Organisations can also share security ratings with partners. This allows third parties to identify and rectify issues and blind spots in their systems and software — continuously and in real-time, without waiting on lengthy audits or assessments.
Time is of the essence
As the recent Windows 10 critical update shows, organisations must do everything they can to stay on top of their patching cadence and that of their vendors.
But there’s no need for organisations to be paralysed by the sheer volume of ongoing patches. Learn more about how BitSight can help.
BitSight transforms how companies manage third and fourth party risk, underwrite cyber insurance policies, benchmark security performance, and assess aggregate risk with objective, verifiable and actionable Security Ratings.
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The American Civil Liberties Union suffered major defeats on Friday, when two of its cases involving clear violations of civil rights and civil liberties were dismissed, both undone by the judiciary’s deference to executive-branch secrecy. A dramatically divided three-judge panel on the U.S. Court of Appeals for the D.C. circuit ruled in favor of Department of Justice lawyers who argued that Amir Meshal couldn’t sue for damages for his alleged torture at the hands of FBI agents in three African countries because it happened overseas and because the litigation would jeopardize “national security.” Meshal is a U.S. citizen who FBI agents suspected had ties to al Qaeda. And a Maryland district court judge threw out a massive legal challenge to the National Security Agency and its “Upstream” surveillance program on behalf of Wikimedia, Amnesty International USA, The Nation magazine and six other groups, because they couldn’t prove that the NSA had specifically spied on them — despite the troves of publicly available information on how the mass-surveillance program works, primarily from NSA whistleblower Edward Snowden. In both cases, the ACLU had appealed to the judicial branch for relief from the excesses of the executive branch. But both courts allowed the federal […]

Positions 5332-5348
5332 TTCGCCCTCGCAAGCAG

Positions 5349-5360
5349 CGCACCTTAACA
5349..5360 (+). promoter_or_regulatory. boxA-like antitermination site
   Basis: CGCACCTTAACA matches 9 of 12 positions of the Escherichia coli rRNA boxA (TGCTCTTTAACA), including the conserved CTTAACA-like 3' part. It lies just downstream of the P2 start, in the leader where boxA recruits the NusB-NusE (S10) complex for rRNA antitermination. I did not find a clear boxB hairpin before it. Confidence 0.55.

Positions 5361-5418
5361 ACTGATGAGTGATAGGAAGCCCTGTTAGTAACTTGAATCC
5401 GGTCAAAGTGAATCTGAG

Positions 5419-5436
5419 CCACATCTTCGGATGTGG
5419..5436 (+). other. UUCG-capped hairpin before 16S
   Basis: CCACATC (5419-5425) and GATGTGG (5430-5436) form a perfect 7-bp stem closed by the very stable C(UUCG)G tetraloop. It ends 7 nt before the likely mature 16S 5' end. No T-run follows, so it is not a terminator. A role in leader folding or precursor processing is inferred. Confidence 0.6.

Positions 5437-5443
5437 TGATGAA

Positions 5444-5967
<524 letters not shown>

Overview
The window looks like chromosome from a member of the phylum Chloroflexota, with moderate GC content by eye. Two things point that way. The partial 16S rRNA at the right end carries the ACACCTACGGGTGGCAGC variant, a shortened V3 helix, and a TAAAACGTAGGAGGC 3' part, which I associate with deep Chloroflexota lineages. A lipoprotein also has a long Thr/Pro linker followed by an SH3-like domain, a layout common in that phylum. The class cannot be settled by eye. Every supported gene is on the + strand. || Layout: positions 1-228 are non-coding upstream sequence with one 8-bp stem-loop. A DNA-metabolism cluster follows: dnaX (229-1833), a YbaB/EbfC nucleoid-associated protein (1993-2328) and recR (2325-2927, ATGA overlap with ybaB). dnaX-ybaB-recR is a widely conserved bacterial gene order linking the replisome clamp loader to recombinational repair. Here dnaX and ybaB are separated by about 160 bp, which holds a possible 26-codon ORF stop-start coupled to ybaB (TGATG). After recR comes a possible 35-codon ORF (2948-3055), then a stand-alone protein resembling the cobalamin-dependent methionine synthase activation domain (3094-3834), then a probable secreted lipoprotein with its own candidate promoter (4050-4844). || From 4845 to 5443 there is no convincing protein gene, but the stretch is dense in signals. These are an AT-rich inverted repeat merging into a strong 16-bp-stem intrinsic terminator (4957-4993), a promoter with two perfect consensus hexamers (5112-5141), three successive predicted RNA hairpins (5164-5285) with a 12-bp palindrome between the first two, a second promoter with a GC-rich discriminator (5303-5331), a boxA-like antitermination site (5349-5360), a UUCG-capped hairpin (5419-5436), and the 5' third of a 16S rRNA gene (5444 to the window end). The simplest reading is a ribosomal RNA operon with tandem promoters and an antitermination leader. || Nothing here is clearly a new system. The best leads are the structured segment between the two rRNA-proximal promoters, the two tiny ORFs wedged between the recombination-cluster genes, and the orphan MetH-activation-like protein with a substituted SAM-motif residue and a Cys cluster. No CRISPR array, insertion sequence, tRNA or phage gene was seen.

For more information go to http://www.NationalCyberSecurity.com, http://www. GregoryDEvans.com, http://www.LocatePC.net or http://AmIHackerProof.com
The post Two ACLU Defeats Highlight Judiciary’s Lopsided Deference to Executive Branch Secrecy appeared first on National Cyber Security.
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Three federal cyberstalking cases that surfaced within a few days of each other in the Cincinnati area have underscored widening challenges in protecting susceptible youths from wily predators. The three men are all charged with pressuring multiple girls or young women into providing sexually explicit images and threatening them with vengeful acts if they didn’t comply. Read More….
The post Ohio Cases Highlight Online Targeting, ‘Sextortion’ of Teens appeared first on Dating Scams 101.
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Men across the world are painting one in five of their fingernails with nail varnish to raise awareness about the disturbing fact that one in five children are physically or sexually abused before the age of 18.
By uploading their photos to social media with the hashtag #polishedman, the supporters are literally helping to point the finger at child abuse.
It’s part of YGAP’s Polished Man campaign, which runs until October 15 and challenges men to adopt the beauty trend for a good cause.
YGAP’s CEO Elliot Costello came up with the idea for Polished Man after a visit to Cambodia.
The post Talk about MAN-icure! Chaps show off varnished nails to highlight child abuse appeared first on Parent Security Online.